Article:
Understanding what's in an Exchange mailbox database involves much more than the simple user mailboxes. At least, the mailboxes are simple (in terms of structure). Not the users, who are definitely not simple at all. Except when they ask silly questions to the support team. Getting back to the point, if you haven't looked at the Exchange Database Growth Reporting script, you won't have a chance to use a tool that illuminates what's happening inside an Exchange 2010 or Exchange 2013 mailbox database, which has got to be a good thing!
It’s taken me a while to get around to mentioning the rather useful “Database Growth Reporting” script for Exchange 2010 and EHLO blog in January 2014. My apologies for this lapse in service. All I can plead is that other stuff (like Exchange 2013 SP1 and MEC and then Exchange 2016) got in the way between now and then and that I never really had a chance to test the code out thoroughly, which is a prerequisite before commenting on software. Or at least, it should be.that was described on the
But back to ExchangeDatabaseGrowthReporting.ps1, there are two reasons why I like the script very much. The first is that its authors work for Microsoft’s support team (at least, their job titles as listed are “Senior Support Escalation Engineers”). This isn’t to say that every piece of software generated by support personnel is brilliant and awe-inspiring, but the undeniable fact is that these folk see a different face of software to most of us. Instead of the bright and wonderful picture painted by the marketing and sales people, support personnel have to deal with the dank underbelly of software, the place that no one really wants to go unless absolutely necessary.
And because they see all the problems that afflict software and have the chance to discuss these issues with their colleagues, support personnel often come up with really helpful solutions for the rest of us. The Remote Connectivity Analyzer (ExRCA) and the Office Configuration Analyzer Tool (OFFCAT) are other examples of support tools that add enormous value to Exchange administrators.
The database reporting script might not be the most elegant piece of software ever created but it does a job by focusing on a fact that many forget when they work with Exchange. The heart of the product is a set of one or more databases. Sure, despite the loud calls of many, the database is not serviced by a “real” engine like SQL. Exchange has to “make do” with Jet. I say this with tongue firmly in cheek because Jet has done a superb job for Exchange since 1996…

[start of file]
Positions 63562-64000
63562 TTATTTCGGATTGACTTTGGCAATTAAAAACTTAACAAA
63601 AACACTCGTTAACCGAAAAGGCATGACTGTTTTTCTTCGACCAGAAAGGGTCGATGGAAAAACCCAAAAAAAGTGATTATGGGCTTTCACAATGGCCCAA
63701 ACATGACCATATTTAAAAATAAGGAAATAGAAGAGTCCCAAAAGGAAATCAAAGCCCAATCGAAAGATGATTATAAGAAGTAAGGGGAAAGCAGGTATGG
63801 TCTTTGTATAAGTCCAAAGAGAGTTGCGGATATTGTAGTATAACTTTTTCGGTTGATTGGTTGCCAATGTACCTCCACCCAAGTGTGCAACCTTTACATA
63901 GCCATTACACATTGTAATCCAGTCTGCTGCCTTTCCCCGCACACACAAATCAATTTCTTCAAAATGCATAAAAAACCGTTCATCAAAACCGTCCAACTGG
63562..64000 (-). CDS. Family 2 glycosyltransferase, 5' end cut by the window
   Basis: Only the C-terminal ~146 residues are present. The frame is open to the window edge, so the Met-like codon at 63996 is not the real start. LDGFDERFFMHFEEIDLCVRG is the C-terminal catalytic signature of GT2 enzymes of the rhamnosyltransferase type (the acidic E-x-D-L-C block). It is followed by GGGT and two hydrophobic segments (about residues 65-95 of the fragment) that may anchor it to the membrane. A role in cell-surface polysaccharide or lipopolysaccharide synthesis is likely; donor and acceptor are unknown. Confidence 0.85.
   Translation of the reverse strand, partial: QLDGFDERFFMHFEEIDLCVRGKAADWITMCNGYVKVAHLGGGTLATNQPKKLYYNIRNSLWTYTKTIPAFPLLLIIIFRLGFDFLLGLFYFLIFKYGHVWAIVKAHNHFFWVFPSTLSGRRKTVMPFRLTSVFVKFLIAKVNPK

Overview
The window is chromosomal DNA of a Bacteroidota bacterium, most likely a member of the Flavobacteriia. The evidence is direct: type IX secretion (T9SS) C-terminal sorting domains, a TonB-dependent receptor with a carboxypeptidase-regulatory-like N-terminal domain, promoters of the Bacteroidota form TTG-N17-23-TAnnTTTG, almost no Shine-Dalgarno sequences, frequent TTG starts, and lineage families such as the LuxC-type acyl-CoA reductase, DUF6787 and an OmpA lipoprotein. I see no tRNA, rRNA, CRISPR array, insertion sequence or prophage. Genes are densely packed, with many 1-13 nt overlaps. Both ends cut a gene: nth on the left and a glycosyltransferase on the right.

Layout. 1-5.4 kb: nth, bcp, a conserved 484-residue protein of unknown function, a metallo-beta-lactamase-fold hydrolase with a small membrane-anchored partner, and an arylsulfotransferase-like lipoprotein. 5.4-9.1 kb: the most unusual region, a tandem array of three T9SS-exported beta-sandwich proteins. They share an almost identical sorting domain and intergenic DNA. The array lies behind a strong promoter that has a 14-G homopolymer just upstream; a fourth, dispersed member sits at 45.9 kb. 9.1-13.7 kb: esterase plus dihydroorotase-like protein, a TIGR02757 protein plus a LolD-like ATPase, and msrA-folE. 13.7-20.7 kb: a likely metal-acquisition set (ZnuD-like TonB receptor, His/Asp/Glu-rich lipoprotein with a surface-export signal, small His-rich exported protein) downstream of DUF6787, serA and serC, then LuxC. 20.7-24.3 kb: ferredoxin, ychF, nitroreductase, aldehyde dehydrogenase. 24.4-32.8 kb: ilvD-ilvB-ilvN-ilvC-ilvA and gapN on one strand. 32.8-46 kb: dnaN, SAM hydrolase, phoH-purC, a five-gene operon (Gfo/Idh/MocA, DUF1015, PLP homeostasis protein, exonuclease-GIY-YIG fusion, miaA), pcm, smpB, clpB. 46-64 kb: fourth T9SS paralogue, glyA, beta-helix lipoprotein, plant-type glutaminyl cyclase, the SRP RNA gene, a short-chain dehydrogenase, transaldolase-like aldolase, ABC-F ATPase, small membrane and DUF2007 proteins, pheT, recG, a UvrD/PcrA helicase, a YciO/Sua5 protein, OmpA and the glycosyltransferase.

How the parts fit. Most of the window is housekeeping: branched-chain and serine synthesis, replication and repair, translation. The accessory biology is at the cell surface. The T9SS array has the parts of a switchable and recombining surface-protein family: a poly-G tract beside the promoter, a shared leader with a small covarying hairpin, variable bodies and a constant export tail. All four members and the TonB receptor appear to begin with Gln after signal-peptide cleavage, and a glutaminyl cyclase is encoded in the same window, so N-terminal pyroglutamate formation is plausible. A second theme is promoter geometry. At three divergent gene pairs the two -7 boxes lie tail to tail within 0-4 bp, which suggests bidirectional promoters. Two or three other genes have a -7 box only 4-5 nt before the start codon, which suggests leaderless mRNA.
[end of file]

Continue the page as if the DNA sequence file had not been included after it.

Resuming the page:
Because databases are involved, some overhead has to be expected. No database is perfectly efficient when it comes to internal storage. In the case of Exchange, a heck of a lot of transactions flow in and out of its databases and those transactions are multidimensional in nature. No one mail message is similar to another. They all seem to have different body parts, number of recipients, properties, and so on. Jet gobbles everything up and keeps on working, which is exactly what you want it to do.
Helping administrators to understand how much overhead is incurred by normal database operations is the second reason I like the reporting script. Why is this important? Well, we have to size a database to understand how many mailboxes will “fit” into it. In the old days, this was simple enough because we’d multiply the mailbox quota by the number of mailboxes to get an approximate size and then add 20% for contingency and growth. Because mailbox quotas were so small (storage was expensive), most users tended to use the majority of the quota (thus leading to many happy hours spent deleting messages to free space so that new mail could be delivered), and the sizing was pretty accurate. Of course, Jet was a lot less efficient in those days, but even so, the sizing process was much simpler.
Now we have much larger mailbox quotas (which people don’t fill) so the old mailbox quota * number of mailboxes calculation is far too simplistic to work, especially when you take other factors into account such as mailbox holds (litigation, retention, and in-place), single item recovery, calendar logging, and so on. The fact that each Exchange mailbox has a separate quota for the recoverable items folder (30GB by default) is an indication of how much data can be retained in a mailbox without a user being aware of anything. All of this means that it’s hard to know exactly what Exchange stores in a mailbox database and it’s hard to figure out what size a database is likely to be on disk.
Which brings us back to the reporting script. If you run the script against any production database (sure, try it against a test database for a start, but a production database will report very different information because of the usage pattern that it goes through), you’ll get a real insight into the amount of information stored in mailboxes and folders and how efficient the database is. The authors expect an overhead of 20%, but some databases that I ran the script against reported figures much higher, provoking more questions as to why this might be. And once you understand what's really happening inside a database, you'll be better able to explain why that database is the size that it is and why it might be expected to grow over time.
In any case, I like ExchangeDatabaseGrowthReporting.ps1 and recommend it to you as a tool that might fit in your Exchange toolbox. Or at least, something to run on when you’re not busy and have come to wonder just what’s going on inside your databases… as we all do from time to time.
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